Norfolk is a somewhat small town located in the state of Massachusetts. With a population of 11,988 people and two constituent neighborhoods, Norfolk is the 166th largest community in Massachusetts.
Housing costs in Norfolk are among some of the highest in the nation, although real estate prices here don't compare to real estate prices in the most expensive communities in Massachusetts.
Norfolk is a decidedly white-collar town, with fully 90.76% of the workforce employed in white-collar jobs, well above the national average. Overall, Norfolk is a town of professionals, managers, and sales and office workers. There are especially a lot of people living in Norfolk who work in management occupations (18.44%), sales jobs (11.57%), and office and administrative support (10.64%).
Also of interest is that Norfolk has more people living here who work in computers and math than 95% of the places in the US.
One interesting thing about the economy is that relatively large numbers of people worked from their home: 8.72% of the workforce. While this number may seem small overall, as a fraction of the total workforce this is high compared to the rest of the county. These workers are often telecommuters who work in knowledge-based, white-collar professions. For example, Silicon Valley has large numbers of people who telecommute. Other at-home workers may be self-employed people who operate small businesses out of their homes.
Because of many things, Norfolk is a very good place for families to consider. With an enviable combination of good schools, low crime, college-educated neighbors who tend to support education because of their own experiences, and a high rate of home ownership in predominantly single-family properties, Norfolk really has some of the features that families look for when choosing a good community to raise children. Is Norfolk perfect? Of course not, and if you like frenetic nightlife, it will be far from your cup of tea. But overall this is a solid community, with many things to recommend it as a family-friendly place to live.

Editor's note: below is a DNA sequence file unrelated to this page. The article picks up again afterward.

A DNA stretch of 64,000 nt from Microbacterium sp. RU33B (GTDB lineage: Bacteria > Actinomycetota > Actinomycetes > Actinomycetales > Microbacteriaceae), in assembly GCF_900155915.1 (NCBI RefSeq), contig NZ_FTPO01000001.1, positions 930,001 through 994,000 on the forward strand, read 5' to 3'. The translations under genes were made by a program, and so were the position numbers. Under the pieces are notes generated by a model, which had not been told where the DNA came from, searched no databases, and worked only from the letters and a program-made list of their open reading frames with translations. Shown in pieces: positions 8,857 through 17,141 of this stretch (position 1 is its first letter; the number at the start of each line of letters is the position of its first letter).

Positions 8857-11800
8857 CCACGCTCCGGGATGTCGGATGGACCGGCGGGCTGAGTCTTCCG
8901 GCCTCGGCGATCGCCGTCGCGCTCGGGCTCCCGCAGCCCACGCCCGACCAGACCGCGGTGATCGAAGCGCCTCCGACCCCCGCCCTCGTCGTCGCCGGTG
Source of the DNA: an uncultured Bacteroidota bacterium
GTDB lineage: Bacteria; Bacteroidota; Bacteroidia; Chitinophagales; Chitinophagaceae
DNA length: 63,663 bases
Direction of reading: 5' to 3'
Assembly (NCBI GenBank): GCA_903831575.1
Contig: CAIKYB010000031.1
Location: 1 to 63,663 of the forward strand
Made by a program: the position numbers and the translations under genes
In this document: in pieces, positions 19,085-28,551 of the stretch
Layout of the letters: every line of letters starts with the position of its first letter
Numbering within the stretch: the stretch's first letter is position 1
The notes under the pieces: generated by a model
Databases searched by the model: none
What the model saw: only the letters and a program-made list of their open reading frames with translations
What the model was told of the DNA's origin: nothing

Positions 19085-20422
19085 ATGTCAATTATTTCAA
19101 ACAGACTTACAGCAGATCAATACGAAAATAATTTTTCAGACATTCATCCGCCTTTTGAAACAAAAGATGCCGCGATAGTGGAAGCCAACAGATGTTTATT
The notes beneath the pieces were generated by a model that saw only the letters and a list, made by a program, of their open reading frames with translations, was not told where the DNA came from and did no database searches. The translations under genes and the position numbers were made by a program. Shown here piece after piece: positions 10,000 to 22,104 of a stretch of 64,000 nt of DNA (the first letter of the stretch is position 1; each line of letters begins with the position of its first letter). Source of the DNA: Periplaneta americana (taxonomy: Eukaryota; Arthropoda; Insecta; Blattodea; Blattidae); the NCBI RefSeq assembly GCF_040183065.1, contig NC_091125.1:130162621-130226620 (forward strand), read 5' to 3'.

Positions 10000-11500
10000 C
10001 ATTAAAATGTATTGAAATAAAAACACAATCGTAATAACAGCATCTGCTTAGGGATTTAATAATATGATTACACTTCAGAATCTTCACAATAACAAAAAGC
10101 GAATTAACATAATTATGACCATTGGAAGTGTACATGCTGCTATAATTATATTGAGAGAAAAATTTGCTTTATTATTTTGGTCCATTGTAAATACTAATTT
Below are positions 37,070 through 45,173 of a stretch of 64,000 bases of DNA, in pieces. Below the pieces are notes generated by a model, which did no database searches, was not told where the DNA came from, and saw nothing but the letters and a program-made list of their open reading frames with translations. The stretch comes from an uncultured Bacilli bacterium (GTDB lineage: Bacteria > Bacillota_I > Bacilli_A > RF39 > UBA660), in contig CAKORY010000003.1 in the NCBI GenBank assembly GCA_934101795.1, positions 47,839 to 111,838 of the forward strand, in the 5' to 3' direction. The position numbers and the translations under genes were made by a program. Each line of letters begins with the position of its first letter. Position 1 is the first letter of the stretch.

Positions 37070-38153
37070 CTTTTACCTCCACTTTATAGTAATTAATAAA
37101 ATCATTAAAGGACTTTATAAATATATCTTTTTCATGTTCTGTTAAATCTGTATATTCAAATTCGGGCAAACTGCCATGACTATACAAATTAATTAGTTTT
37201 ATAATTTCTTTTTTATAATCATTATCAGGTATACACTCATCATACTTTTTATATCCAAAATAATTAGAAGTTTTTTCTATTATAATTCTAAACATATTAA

One downside of living in Norfolk is that it can take a long time to commute to work. In Norfolk, the average commute to work is 37.50 minutes, which is quite a bit higher than the national average. On the other hand, local public transit is widely used in the town, so leaving the car at home and taking transit is often a viable alternative.
Even though Norfolk is a smaller town, it has many people who hop on public transportation – mostly the train for their daily commute to work. Typically, these people are commuting to good jobs in the surrounding cities.
Do you like to read, write and learn? If you move to Norfolk, you'll likely find that many of your neighbors like to as well. Norfolk is one of the more educated communities in America, with a full 51.18% of its adults having a college degree or even advanced degree, compared to a national average across all communities of 21.84%.
The per capita income in Norfolk in 2010 was $46,397, which is upper middle income relative to Massachusetts, and wealthy relative to the rest of the US. This equates to an annual income of $185,588 for a family of four.
Norfolk is a somewhat ethnically-diverse town. The people who call Norfolk home describe themselves as belonging to a variety of racial and ethnic groups. The greatest number of Norfolk residents report their race to be White, followed by Black or African-American. Important ancestries of people in Norfolk include Irish, Italian, English, German, and Polish.
The most common language spoken in Norfolk is English. Other important languages spoken here include Spanish and French.